As Brenda Ortiz sees it, successful row-crop farming in the 21st century is all about nuance, namely developing a keener eye for those subtle seasonal and agronomic changes that can offer great promise — or peril — depending how closely producers choose to observe them.

A big part of Ortiz’s career has been helping producers develop a keener eye for these subtle distinctions, though she admits that, in some respects, it hasn’t been easy.

Small wonder why: Farmers, especially row-crop producers, tend to be classic bottom-liners, realists interested only in cold, hard facts — the tangibles.

“It’s difficult to convince farmers to do something that is not tangible,” she says. “Unless something is tied to yields gains or reductions, farmers typically are not going to buy into it.”

Nevertheless, Ortiz is convinced that much of what will define successful farming in the next few decades will be closely bound up with many intangible factor.

Case in point: climate.  Ortiz says it’s often hard getting producers focused on patterns projected to occur months from now, even though she and other scientists from a variety of disciplines already have assembled a strong case demonstrating how these patterns can exert a major influence on their economic bottom line.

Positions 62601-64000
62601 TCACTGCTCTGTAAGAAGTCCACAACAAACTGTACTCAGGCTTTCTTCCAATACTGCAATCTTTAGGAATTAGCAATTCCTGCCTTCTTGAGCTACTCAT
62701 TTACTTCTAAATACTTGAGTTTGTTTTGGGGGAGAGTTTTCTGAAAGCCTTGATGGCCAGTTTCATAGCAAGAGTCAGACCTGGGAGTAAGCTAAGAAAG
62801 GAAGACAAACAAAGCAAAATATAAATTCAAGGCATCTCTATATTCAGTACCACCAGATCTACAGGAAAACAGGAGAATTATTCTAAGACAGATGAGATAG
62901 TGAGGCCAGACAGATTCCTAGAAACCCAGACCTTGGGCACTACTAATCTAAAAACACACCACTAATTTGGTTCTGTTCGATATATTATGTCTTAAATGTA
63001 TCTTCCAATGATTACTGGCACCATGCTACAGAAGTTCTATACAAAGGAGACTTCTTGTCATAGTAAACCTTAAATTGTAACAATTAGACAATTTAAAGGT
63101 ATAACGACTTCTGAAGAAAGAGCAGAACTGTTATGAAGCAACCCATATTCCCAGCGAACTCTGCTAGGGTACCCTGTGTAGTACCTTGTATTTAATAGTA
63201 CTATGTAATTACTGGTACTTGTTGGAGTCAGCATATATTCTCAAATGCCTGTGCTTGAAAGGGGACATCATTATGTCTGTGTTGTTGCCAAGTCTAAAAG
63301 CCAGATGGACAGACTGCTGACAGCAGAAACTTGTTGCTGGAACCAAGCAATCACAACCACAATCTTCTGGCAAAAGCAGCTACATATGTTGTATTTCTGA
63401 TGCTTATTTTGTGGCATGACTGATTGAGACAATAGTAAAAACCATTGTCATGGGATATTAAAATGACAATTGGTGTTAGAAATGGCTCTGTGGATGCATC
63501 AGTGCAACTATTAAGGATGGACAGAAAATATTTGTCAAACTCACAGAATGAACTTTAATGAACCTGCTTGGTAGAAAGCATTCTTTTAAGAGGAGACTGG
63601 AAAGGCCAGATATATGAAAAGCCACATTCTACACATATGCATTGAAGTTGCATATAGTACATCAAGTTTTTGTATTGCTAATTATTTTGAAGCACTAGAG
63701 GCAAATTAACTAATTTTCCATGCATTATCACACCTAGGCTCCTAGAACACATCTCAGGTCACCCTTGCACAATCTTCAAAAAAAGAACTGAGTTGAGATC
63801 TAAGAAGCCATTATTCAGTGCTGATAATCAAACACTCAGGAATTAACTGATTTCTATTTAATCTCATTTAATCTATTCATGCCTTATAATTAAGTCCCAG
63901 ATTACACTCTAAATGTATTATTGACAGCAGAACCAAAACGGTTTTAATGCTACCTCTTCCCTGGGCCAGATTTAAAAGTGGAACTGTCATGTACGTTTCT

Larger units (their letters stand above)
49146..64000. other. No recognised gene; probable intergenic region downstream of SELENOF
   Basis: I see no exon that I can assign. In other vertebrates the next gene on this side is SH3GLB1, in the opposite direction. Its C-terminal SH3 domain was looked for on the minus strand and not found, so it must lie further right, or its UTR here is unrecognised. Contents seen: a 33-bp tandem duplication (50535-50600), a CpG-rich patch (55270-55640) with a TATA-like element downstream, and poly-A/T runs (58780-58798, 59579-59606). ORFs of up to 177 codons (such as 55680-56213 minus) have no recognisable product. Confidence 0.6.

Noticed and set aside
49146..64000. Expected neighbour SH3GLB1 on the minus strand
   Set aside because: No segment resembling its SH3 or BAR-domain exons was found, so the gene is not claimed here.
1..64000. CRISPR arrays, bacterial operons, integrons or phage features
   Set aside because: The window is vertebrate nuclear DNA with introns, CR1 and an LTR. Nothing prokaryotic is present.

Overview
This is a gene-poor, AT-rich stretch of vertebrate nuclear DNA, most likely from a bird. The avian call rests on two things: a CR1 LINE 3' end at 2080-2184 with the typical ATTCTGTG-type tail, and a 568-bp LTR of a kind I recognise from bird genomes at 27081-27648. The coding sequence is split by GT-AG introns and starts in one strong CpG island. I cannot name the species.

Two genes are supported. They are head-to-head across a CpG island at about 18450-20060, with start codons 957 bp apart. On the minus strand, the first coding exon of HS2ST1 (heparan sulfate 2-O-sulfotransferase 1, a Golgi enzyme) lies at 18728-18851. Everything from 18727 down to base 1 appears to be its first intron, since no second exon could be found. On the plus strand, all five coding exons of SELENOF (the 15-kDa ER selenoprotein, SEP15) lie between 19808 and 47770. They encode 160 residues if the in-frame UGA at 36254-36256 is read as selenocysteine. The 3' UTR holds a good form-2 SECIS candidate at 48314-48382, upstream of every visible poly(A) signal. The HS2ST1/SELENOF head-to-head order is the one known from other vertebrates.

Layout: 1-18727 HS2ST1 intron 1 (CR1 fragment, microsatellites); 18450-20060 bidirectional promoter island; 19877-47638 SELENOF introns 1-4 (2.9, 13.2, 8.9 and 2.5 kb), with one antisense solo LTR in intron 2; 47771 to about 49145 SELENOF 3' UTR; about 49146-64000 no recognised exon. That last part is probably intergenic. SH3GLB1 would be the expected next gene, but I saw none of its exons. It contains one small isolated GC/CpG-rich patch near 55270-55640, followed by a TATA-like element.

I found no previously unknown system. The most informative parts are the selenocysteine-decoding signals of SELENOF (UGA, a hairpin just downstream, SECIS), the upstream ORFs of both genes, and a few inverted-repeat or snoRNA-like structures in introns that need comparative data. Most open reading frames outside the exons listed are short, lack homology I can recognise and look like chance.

This has inspired Ortiz to provide an even more compelling case. Within the last few years, she has invested a big chunk of effort into marshaling facts — tangibles — to underscore why intangibles such as climate are as important to the producer’s bottom line as any other factor.

Ortiz, an Alabama Cooperative Extension System agronomist and Auburn University assistant professor in the Department of Agronomy and Soils, has focused on how the climatic patterns El Niño and La Niña contribute to growing conditions throughout the state.

For starters, research has demonstrated that in any year these climate patterns are not expressed uniformly throughout the state.